In Southeast Asia, hope for biofuels turns to early disappointment

‘Green credentials’ of biofuels in question.

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Aerial view of palm oil plantation on deforested land, Sabah, Borneo, Malaysia. WWF Deutschland

Aerial view of palm oil plantation on deforested land, Sabah, Borneo, Malaysia. WWF Deutschland

BOGOR, Indonesia (1 February 2013)_Governments across Southeast Asia had high hopes for biofuels several years ago: At a time of upwardly spiralling oil and gas prices, renewable energy made from palm oil, sugarcane or jatropha was seen as a way to reduce dependency on fossil fuel imports, improve livelihood opportunities for rural communities and play a part in global efforts to mitigate climate change.

But all of the countries failed to meet their own targets, according to a recent study by the Center for International Forestry Research, partly because — in a region where oil and gas has long been heavily subsidized — consumers had little incentive to switch to a more costly, sustainable alternative.

They also had to grapple with international concerns that forests were being cleared and that the production and use of oil palm, sugarcane and other crops for energy could threaten food security. To date, a very small proportion (less than 5%) of all oil palm grown in Indonesia is used as a biofuel feedstock.

“Countries in Southeast Asia have not been successful at achieving their goals due to a combination of unfavourable economic conditions and perverse incentives,” says Ahmad Dermawan, a CIFOR researcher and lead author of the study Withering before full bloom?: Bioenergy development in Southeast Asia.

He and other members of his team still believe biofuels have the potential to play a significant role in the region’s energy mix in the future. But for that to happen, governments will have to begin by tackling the sensitive issue of fuel subsidies, they say.

At the end of the day, it all comes back to political commitment — removing fossil fuel subsidies is a politically unpopular move.

Indonesia, Malaysia, Thailand and the Philippines would need to gradually reduce subsidies for oil and gas (something governments fear could spark public anger and lead to political instability), and put in place more subsidies for the development of renewable energy. Comparable challenges exist in many other parts of the developed and developing world including substantial subsidies to grow corn to produce liquid fuels in the US.

Governments also need to alleviate fears that forests are being cut or burned to make way for expanding biofuel plantations and to better demonstrate that the substitution of food crops by biofuels does not necessarily lead to higher food prices.

“There are millions of hectares of land that is classified as “degraded” in Indonesia, which could be used to develop oil palm plantations,” Dermawan said.

“And corn and soy are not the main feedstocks for biofuels in Southeast Asia – oil palm, sugarcane and, to a very limited extent jatropha, are mainly used.”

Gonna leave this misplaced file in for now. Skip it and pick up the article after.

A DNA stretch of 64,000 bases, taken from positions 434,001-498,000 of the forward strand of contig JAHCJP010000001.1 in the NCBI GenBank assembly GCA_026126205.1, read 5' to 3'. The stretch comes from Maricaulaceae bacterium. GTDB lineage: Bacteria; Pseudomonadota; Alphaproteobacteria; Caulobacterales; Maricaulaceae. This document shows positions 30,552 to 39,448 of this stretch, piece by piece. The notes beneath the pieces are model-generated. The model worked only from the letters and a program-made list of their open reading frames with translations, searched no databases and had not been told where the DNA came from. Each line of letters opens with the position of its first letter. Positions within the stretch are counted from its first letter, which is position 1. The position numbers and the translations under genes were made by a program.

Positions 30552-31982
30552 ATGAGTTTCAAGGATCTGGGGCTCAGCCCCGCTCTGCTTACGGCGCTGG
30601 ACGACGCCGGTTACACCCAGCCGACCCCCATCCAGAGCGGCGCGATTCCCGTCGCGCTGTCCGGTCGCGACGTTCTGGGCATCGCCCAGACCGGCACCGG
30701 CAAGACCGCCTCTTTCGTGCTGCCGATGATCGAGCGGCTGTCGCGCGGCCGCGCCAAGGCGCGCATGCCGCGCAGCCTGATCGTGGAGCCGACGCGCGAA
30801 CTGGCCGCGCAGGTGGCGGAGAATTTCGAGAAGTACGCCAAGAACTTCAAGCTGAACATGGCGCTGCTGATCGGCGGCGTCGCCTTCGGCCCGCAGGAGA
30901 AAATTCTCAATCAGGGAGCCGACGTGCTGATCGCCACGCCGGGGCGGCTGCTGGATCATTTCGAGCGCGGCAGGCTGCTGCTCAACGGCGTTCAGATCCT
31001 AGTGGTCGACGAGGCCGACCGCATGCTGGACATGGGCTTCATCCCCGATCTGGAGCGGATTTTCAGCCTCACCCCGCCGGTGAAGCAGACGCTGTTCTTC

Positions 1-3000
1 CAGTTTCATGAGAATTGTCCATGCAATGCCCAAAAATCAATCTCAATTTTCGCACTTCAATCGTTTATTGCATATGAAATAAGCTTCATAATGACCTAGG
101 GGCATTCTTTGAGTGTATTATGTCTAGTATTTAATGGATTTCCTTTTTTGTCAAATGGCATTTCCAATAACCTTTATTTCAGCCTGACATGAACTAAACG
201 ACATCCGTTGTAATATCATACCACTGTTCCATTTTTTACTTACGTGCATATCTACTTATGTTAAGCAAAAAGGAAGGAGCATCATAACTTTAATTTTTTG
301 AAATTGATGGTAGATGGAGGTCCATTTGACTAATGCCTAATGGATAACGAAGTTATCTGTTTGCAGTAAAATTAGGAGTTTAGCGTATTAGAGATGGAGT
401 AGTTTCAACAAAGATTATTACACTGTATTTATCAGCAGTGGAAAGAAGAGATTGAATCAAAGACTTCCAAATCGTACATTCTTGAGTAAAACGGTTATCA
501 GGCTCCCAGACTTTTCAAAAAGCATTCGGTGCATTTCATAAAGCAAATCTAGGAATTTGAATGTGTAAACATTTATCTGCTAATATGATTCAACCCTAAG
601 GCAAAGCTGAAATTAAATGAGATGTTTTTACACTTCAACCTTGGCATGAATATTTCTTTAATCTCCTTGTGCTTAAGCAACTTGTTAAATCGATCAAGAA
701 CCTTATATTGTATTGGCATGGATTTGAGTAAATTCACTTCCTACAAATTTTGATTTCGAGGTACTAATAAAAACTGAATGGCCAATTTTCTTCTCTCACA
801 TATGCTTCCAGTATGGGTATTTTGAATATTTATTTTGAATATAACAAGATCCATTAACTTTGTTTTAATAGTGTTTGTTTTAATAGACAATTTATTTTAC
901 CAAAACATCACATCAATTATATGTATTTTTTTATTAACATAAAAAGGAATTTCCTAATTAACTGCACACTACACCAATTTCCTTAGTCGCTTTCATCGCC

Though originally marketed as environmentally friendly, the ‘green credentials’ of many biofuels have come into question in recent years. This has been confirmed by CIFOR’s global comparative research on biofuels, and endorsed by a preliminary October 2012 decision by the European Commission.

Some of the feed crops being used – such as ethanol made from corn grown in the US, sugarcane from Brazil and oils derived from arable crops – turned out to be land-intensive and often required large inputs of energy to produce. Others made from woody materials and agricultural residues are perceived to be greener because they use waste materials, but are still expensive to produce at industrial scale.

With the biofuels price being less competitive than subsidised fossil fuels [in SE Asia], the market is not growing as expected.

Even so, energy-starved Southeast Asian countries – home to nearly 600 million people with some of the fastest growing economies in the world – were full of hope when it began setting targets for integrating biofuels into their national energy plans in 2005, often decreeing that biofuels be blended with fossil fuels at varying percentages.

“Southeast Asian countries are aware that the supply of traditional sources of energy, such as oil, is shrinking, and they need to find alternatives,” says Dermawan.

“In this context, biofuels appeared promising, especially with their ‘renewable’ status.”

Indonesia, which pays more than $15 billion a year on fossil fuel subsidies put into place decades ago, declared that 2 percent of its energy must be derived from biofuels by 2010 and 5 percent by 2025. Thailand, heavily dependent on imports to fuel its growing manufacturing-based economy, was pushing for half a percent in 2002 and which rose to 8 percent by 2011.

But, CIFOR notes in its report, all countries in the region are failing to meet their modest blending targets. The Philippines has for example achieved only 20 percent of their original target of 10 percent bioethanol and 5 percent biodiesel in transport fuels by 2011.

The main obstacles, says Dermawan, are the continued subsidies to the fossil fuel industry and limited progress with operationalizing the technologies for second generation fibre based biofuels.

“With the biofuels price being less competitive than subsidized fossil fuels, the market for biofuels is not growing as expected,” he says.

“At the end of the day, it all comes back to political commitment, as removing fossil fuel subsidies is a politically unpopular move.”

This new publication is part of the CGIAR Research Program on Forests, Trees and Agroforestry and was supported by the European Union. 

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